Boosting Energy Investment Key to Africa's Sustainable Growth

Meeting growing energy demand in Africa requires a surge of spending on clean energy projects, with swift action to tackle financial barriers so investment can reach the levels that are needed, according to a new report from the International Energy Agency (IEA).

The report, Clean Energy Investment for Development in Africa, supports a flagship initiative launched today by Italy's G7 Presidency at the Leaders' Summit in Apulia. Called Energy for Growth in Africa, it aims to help foster a strong pipeline of bankable clean energy projects in Africa and to improve access to financing so the projects can come to fruition, with an emphasis on technical assistance and capacity building.

The IEA will be the initiative's key knowledge partner, working alongside the United Nations Development Programme, which will focus on implementation. Energy for Growth in Africa - which will complement existing initiatives among G7 members, including the Partnership for Global Infrastructure and Investment (PGII), Global Gateway, and Just Energy Transition Partnerships - will initially collaborate with the Republic of Congo, Côte d'Ivoire, Ethiopia, Kenya, Mozambique, Nigeria and South Africa.

Clean Energy Investment for Development in Africa lays out the opportunities and challenges of accelerating the sustainable development of Africa's energy infrastructure. Despite the continent's immense energy resources, it currently attracts only around 3% of global spending on energy. About 600 million Africans still lack access to electricity, and more than 1 billion cook their meals over open fires and traditional stoves using wood, charcoal, kerosene, coal or animal waste.

According to the report, meeting Africa's rising energy needs, as well as the energy access, climate and development goals set by governments in the region, requires annual energy investment to more than double to over $240 billion by 2030, with around three-quarters going to clean energy. The report outlines key target areas for investment, including energy access, the power sector and emerging industries, such as critical minerals and the manufacturing of clean energy technologies.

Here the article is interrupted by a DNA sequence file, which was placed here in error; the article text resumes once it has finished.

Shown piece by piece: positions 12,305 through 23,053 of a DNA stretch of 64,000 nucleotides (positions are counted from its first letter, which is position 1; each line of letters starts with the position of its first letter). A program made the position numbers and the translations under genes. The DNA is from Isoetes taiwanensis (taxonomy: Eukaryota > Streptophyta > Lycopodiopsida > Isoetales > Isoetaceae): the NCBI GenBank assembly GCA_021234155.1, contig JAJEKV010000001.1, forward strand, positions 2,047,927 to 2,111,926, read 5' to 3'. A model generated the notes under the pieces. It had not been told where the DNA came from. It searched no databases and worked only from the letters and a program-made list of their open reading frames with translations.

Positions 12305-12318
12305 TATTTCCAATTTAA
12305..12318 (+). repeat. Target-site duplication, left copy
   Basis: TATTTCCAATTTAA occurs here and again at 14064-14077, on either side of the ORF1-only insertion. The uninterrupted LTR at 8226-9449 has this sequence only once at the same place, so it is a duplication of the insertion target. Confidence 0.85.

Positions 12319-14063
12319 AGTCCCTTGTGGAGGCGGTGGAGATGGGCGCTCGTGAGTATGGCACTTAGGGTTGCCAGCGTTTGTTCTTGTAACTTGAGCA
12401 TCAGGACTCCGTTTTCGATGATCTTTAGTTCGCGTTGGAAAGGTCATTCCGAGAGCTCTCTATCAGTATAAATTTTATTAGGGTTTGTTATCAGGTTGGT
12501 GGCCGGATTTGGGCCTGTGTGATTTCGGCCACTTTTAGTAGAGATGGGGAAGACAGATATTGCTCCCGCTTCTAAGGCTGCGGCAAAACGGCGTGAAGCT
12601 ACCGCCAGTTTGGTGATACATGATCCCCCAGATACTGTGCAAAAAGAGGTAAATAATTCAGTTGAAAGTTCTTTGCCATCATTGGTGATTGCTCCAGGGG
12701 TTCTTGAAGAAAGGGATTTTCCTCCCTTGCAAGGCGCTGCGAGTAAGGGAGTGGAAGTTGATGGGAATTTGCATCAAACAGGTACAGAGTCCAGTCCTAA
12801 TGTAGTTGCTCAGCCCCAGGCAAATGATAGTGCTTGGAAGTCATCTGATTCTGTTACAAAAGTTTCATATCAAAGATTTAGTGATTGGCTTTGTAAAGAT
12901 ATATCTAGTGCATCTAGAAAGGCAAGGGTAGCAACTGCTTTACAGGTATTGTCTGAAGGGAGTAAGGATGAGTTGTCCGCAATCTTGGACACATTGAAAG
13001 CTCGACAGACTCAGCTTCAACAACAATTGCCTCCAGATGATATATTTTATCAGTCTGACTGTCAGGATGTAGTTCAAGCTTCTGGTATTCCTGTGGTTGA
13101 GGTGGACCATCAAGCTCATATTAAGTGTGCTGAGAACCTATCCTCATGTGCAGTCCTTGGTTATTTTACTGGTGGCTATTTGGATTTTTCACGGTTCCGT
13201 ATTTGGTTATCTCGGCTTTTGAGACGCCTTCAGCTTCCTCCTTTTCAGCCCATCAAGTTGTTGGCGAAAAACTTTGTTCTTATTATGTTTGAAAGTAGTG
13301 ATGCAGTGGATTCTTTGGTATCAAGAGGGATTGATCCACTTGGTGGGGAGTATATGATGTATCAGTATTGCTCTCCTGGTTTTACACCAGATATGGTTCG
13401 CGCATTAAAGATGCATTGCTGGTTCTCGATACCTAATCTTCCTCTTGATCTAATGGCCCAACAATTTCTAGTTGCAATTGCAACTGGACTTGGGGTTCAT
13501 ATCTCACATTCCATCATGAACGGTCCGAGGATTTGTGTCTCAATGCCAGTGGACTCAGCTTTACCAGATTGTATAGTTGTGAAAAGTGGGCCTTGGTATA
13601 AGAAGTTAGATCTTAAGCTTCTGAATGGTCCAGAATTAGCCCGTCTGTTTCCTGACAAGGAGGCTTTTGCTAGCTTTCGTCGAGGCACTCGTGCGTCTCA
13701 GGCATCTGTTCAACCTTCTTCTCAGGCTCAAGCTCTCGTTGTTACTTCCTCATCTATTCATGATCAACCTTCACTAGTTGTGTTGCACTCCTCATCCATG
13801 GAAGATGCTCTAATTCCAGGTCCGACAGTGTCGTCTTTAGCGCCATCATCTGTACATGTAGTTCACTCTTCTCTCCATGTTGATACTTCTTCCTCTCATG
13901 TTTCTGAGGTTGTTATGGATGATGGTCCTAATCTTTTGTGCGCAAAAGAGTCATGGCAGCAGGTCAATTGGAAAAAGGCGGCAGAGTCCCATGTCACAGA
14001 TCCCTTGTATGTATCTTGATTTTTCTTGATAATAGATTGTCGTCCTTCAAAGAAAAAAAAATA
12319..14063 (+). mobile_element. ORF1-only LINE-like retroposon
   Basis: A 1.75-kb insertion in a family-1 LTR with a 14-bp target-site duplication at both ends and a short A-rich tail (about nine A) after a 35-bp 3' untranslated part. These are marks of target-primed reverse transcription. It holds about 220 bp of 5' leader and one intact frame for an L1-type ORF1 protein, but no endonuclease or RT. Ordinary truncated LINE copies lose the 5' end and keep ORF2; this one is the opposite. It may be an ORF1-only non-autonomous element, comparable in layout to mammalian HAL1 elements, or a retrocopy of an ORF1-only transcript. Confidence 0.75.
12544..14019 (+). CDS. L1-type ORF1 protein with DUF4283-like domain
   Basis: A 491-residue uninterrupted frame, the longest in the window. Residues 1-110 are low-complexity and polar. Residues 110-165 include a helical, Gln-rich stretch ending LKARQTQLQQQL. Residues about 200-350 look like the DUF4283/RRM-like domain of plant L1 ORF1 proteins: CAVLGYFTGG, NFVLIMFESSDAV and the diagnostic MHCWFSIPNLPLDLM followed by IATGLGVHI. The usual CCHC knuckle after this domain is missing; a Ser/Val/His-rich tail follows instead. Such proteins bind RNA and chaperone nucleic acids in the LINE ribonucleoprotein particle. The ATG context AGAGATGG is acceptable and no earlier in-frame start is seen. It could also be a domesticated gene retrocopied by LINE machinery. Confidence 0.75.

It also highlights strategies to boost financing for energy investments in Africa, which remains difficult due to higher perceived risks and elevated borrowing costs compared with other parts of the world. In emerging and developing economies, the cost of capital can be two to three times higher than in advanced economies. The report emphasises that concessional finance is therefore key, especially to unleash more funding from the private sector. Africa's energy systems require, on average, $30 billion in concessional finance annually to 2030 to help realise the three-fold increase in private sector investment needed over the same period, according to the IEA analysis.

"The lack of energy access in Africa is a great injustice, but increased spending on impactful projects could quickly turn the tide," IEA Executive Director Fatih Birol said. "Our new report outlines the immediate investment priorities and the financing mechanisms needed to rapidly make these projects a reality. We are pleased this issue is high on the G7 agenda and stand ready to work closely with our partners in Africa and beyond to turn promises into action, including through the G7's Energy for Growth in Africa initiative."

The IEA has been working on energy and climate issues in Africa for decades. It now has five Association countries in Africa - Egypt, Kenya, Morocco, Senegal and South Africa - and collaborates with many more on a wide range of energy issues. In May, the IEA and its partners hosted the first ever high-level Summit on Clean Cooking in Africa, mobilising $2.2 billion in financial pledges from governments and the private sector in an effort to make 2024 a turning point on clean cooking access.

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